The Farm Report -- 5/14/2020

The Draft, Or What’s Left Of It

Here’s everyone the Rangers signed in 2019 after the fifth round for more than $20,000:

6. SS Cody Bradford, $700,000
8. RHP John Matthews, $177,400
9. RHP Zak Kent, $155,800
11. RHP Gavin Collyer, $585,000
13. RHP Ben Anderson, $125,000
18. RHP Marc Church, $300,000
24. RHP Luke Schlitz, $125,000
27. RHP Mason Cole, $85,000
28. SS Jake Hoover, $50,000
30. RHP Anthony Hoopii-Tuionetoa, $125,000
32. RHP Michael Brewer, $375,000
33. RHP Spencer Mraz, $70,000
38. RHP Jamarcus Lang, $30,000

Okay, maybe these names don’t exactly get the blood pumping right now. Hopefully, some will in 2021. Let’s try some others:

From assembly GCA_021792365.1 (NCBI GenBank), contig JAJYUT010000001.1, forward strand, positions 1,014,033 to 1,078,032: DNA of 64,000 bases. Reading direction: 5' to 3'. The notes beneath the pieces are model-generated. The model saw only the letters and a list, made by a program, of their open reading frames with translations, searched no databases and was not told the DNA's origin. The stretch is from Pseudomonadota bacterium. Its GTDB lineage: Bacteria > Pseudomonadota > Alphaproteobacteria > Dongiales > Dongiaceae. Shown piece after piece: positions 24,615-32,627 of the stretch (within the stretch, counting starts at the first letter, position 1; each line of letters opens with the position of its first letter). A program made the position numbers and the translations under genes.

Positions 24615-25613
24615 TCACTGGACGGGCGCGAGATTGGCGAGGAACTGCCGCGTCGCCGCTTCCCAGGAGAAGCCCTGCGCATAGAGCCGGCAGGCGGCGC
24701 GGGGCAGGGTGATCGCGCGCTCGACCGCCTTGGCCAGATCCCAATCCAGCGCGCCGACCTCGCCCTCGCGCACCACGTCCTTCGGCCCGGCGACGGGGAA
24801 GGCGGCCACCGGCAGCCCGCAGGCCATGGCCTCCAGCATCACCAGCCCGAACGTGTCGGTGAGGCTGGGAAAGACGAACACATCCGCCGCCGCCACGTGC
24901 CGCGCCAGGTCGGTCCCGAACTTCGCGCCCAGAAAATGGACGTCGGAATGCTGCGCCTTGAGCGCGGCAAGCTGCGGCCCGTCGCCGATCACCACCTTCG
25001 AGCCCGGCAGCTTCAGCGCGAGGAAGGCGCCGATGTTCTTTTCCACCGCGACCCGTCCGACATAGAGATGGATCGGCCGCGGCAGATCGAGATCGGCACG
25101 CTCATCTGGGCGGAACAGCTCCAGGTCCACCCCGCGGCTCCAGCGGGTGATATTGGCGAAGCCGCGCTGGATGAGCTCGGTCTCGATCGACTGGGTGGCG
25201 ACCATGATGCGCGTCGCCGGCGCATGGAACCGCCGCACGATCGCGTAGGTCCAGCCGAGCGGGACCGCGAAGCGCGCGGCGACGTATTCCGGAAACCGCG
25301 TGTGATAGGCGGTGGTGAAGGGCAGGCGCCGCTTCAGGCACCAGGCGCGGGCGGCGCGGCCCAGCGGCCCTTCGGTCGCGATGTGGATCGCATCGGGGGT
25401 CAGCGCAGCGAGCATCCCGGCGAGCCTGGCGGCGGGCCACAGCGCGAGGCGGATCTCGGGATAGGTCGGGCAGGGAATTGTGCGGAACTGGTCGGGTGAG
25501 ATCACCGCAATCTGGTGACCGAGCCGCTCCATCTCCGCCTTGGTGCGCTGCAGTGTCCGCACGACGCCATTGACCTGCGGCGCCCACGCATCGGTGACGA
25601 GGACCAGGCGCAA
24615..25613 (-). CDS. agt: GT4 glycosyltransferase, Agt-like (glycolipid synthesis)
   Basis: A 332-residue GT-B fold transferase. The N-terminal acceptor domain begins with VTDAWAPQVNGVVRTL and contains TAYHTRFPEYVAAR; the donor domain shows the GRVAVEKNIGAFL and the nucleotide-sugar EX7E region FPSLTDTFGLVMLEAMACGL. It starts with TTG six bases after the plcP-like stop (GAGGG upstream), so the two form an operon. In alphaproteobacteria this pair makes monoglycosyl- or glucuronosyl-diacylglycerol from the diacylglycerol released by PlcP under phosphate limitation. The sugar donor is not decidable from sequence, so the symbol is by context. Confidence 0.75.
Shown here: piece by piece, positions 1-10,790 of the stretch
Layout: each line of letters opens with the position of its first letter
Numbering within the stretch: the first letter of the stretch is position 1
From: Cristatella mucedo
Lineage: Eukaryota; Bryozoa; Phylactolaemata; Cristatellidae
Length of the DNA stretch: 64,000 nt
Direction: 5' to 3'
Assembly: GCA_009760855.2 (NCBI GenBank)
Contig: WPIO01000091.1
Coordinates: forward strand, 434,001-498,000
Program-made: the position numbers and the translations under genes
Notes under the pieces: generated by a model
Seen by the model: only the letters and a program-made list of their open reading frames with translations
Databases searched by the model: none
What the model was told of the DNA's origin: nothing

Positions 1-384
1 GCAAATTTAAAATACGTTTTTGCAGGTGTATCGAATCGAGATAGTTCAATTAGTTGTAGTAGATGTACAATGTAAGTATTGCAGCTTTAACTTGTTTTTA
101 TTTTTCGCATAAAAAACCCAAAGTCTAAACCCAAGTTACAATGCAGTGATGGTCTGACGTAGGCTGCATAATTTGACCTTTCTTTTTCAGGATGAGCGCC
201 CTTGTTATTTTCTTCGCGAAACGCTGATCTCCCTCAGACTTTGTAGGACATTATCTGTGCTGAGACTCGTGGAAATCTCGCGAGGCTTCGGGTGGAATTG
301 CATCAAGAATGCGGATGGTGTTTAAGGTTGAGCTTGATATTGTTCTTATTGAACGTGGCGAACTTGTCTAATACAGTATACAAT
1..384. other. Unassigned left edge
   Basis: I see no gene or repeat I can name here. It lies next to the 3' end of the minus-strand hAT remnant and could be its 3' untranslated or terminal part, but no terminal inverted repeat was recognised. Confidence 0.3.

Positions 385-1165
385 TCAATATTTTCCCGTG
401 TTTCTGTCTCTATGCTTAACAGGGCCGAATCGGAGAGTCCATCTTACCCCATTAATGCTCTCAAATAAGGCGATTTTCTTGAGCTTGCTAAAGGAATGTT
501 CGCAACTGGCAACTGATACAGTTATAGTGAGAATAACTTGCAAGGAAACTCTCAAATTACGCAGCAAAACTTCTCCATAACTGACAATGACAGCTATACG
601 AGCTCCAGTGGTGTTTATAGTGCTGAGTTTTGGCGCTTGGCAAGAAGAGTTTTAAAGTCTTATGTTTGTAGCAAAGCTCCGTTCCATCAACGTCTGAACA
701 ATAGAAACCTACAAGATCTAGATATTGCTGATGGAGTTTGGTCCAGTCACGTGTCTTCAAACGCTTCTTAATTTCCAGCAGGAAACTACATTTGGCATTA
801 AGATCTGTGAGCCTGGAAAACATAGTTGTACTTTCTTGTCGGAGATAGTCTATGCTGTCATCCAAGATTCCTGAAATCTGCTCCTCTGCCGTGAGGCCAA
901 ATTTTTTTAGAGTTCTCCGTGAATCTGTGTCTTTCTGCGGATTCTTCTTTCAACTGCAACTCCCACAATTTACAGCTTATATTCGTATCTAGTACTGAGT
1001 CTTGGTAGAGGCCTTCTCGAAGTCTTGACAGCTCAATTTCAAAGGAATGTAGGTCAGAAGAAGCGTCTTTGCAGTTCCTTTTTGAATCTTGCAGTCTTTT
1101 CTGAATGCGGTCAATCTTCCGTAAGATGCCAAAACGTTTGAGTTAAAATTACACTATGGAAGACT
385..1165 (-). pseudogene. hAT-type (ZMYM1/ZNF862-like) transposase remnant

RHP Ricky Vanasco, 2017, 15th round, $200,000
RHP Joe Barlow, 2016, 11th round, $85,000
RHP Kyle Cody, 2016, 6th round, $150,000 
C Sam Huff, 2016, 7th round, $225,000
RHP Demarcus Evans, 2015, 25th round, $100,000
RHP Tyler Phillips, 2015, 16th round, $160,000
OF Scott Heineman, 2015, 11th round, $100,000
RHP Peter Fairbanks, 2015, 9th round, $100,000
C Jose Trevino, 2014, 6th round, $200,000
RHP Keone Kela, 2012, 12th round, $100,000
RHP Jerad Eickhoff, 2011, 11th round, $150,000
RHP Kyle Hendricks, 2011, 8th round, $125,000

Next month, none of the 2020 equivalents of Sam Huff, Demarcus Evans and Kyle Hendricks will be drafted. The good news is they become free agents. The bad is that they’re subject to a maximum bonus of $20,000. Again, that group of 2019 picks probably doesn’t mean much to you, but I listed them to emphasize just how drastically this year’s format will affect the Rangers and the lives of prospective draftees.